Climate advocates and conservationists are praising Santa Clara County lawmakers for creating protections for one of the last green open spaces in the South Bay.
The Board of Supervisors voted last week to drastically limit development in Coyote Valley, preserving it for open space and agriculture and helping the region achieve climate change goals.
“I commit to working with our environmental partners to fairly compensate landlords for their land, then protecting that land with a permanent conservation easement, and selling that land to farmers with few resources,” Supervisor Cindy Chavez said in a statement.
The board established a maximum lot coverage of 7,500 square feet per acre for non-agricultural structures and will only permit new single-family homes on agricultural lots of more than five acres if they support farming activities. Supervisors directed staff to return in the spring with recommendations for how to create additional incentives and resources for small-scale farmers in the valley.
The county’s vote aligns with a similar step taken by San Jose in November to rezone 314 acres of Coyote Valley south of the city from industrial use to agricultural and open space. In 2019, the city approved $46 million to preserve 937 acres of Coyote Valley’s northern area.
Coyote Valley is considered one of the last undeveloped valley floors in California and is one of the only natural connections remaining between the Santa Cruz and Diablo mountain ranges. The valley is a vital source of drinking water for parts of the South Bay, and it reduces flooding in places like San Jose by absorbing rainwater.
Evolution of Coyote Valley
For decades, Coyote Valley was viewed as a future site for sprawling housing development and commercial operations, including tech campuses and industrial warehouses. Agricultural land has declined by 45% over the last two decades.
“We’re losing it not all in one go—we’re losing it as death by a thousand cuts,” Andrea MacKenzie, general manager for Santa Clara Valley Open Space Authority, told San José Spotlight.
The Open Space Authority and other organizations have already purchased land in the valley to set aside for conservation and agriculture. In November, the authority purchased 60 acres; earlier this year, the Peninsula Open Space Trust purchased 331 acres for more than $16 million. A coalition of groups paid $18 million for the 1,861-acre Tilton Ranch last year.
“What’s exciting about this action is both the city and county are saying it’s important to have a greenbelt and to maintain it,” Eli Zigas, food and agriculture policy director at SPUR, told San José Spotlight. “And that we don’t want to pave everything between San Jose and Morgan Hill.”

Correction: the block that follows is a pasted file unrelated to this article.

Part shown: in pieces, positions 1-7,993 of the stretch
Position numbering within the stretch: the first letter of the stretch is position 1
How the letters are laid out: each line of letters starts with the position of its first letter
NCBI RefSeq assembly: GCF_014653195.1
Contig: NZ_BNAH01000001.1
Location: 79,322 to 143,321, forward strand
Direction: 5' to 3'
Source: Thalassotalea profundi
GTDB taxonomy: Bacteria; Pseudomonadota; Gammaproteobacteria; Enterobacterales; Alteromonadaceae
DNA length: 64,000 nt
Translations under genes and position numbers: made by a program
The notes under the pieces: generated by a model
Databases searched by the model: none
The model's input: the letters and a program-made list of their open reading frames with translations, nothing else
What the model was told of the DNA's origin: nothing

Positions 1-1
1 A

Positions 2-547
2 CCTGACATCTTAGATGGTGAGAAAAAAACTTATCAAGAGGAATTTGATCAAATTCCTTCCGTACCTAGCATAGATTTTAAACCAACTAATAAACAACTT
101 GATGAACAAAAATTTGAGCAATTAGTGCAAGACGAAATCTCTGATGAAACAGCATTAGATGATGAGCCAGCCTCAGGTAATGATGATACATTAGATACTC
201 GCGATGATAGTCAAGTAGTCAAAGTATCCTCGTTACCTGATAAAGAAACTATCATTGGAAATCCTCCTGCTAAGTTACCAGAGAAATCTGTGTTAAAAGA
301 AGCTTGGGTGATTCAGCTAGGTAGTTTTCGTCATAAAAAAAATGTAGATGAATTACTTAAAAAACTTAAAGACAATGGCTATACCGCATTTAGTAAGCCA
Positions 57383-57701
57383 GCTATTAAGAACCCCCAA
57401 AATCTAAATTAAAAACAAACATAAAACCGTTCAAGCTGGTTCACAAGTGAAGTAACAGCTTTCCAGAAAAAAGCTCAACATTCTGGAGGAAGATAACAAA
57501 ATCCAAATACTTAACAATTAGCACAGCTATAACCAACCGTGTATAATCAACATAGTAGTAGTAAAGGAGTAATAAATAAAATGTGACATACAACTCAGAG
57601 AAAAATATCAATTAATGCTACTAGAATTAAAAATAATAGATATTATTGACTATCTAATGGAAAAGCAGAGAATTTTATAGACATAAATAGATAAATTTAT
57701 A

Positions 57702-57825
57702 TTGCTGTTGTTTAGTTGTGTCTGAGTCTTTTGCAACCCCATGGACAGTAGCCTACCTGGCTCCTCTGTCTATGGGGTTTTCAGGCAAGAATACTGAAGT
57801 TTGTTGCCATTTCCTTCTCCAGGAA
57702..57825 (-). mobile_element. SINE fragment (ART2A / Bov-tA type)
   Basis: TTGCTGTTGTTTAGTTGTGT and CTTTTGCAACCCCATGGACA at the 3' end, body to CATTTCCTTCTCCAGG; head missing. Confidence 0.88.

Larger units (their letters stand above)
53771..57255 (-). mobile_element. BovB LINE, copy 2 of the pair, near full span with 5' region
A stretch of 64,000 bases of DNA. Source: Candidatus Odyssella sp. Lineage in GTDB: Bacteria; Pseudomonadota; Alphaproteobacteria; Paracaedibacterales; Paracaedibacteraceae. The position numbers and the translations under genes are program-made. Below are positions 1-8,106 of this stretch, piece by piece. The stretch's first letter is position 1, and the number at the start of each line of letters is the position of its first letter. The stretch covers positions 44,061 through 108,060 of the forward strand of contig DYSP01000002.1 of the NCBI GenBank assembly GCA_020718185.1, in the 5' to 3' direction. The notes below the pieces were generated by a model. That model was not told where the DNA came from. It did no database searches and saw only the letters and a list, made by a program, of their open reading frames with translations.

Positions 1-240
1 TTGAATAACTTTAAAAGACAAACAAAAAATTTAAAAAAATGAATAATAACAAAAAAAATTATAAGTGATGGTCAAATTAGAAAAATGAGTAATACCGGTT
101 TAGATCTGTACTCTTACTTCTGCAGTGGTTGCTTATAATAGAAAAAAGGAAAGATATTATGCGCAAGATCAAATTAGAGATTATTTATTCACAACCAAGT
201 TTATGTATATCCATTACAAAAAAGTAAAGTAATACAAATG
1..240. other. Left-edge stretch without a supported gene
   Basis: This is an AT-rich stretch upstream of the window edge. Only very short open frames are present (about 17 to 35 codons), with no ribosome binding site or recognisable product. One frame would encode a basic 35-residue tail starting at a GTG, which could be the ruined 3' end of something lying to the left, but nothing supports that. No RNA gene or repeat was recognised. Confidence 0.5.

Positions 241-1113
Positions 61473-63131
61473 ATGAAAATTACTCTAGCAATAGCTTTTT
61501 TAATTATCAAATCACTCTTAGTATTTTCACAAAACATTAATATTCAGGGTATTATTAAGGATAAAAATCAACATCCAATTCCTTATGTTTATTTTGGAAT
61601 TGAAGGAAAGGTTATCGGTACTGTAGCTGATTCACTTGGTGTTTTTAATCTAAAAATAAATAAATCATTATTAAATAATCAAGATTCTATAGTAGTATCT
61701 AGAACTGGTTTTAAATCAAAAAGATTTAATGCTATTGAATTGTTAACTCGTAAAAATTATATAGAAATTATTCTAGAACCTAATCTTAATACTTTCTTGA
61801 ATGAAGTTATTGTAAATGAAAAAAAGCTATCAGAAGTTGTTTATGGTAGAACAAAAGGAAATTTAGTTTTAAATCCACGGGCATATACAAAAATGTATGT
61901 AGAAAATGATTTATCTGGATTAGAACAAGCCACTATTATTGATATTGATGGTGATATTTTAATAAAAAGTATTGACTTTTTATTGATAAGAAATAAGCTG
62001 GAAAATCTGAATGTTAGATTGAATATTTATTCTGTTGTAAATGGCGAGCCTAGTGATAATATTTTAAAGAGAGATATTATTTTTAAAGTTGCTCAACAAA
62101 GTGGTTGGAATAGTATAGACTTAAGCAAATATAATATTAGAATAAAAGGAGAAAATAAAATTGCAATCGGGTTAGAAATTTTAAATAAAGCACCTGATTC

The board’s decision to safeguard farmland could shake things up for small-scale agricultural producers.
“The primary challenge to them is not whether they reach markets for their products… it’s whether they can have access to land,” Cayce Hill, executive director of community farm organization Veggielution, told San José Spotlight. “In particular with organic agriculture, having secure access to land is critical.”
There are still uncertainties about how agriculture and conservation spaces will intermix. Shani Kleinhaus, advocate for the Santa Clara Valley Audubon Society, said an endangered species—the tricolored blackbird—breeds in fields, including wheat and other staple crops. The group already has a program to pay farmers to delay harvests until baby birds have a chance to mature and leave the nest, and they’d like to see this expand.
“These are the kinds of programs we’d like to see in Coyote Valley—something that can help the farmers or ranchers or people who work the land, but also help wildlife recover,” Kleinhaus told San José Spotlight.
Some residents spoke out against the preservation proposal. Owners of plant nurseries raised concerns about the rezoning potentially limiting their operations. Some property owners also spoke out against protecting agriculture at the expense of development.
“Agriculture, specifically in the Coyote Valley, no longer works economically for most landowners,” said Roger Costa, a landowner, adding the area represents less than 15% of total agricultural output in Santa Clara County. “Please don’t sacrifice private Coyote Valley landowner interests on the altar of open space by only allowing agricultural zoning for privately held properties.”
The protections erected for Coyote Valley are novel not just in California, MacKenzie said. She believes the basic framework could be applied in other places, or at least used as inspiration by other jurisdictions to set aside undeveloped land for conservation and farming.
“Farther south in the county, (the) Morgan Hill and Gilroy areas still have a tremendous amount of prime farmland,” she said. “It’s really important that we not sprawl out onto that land.”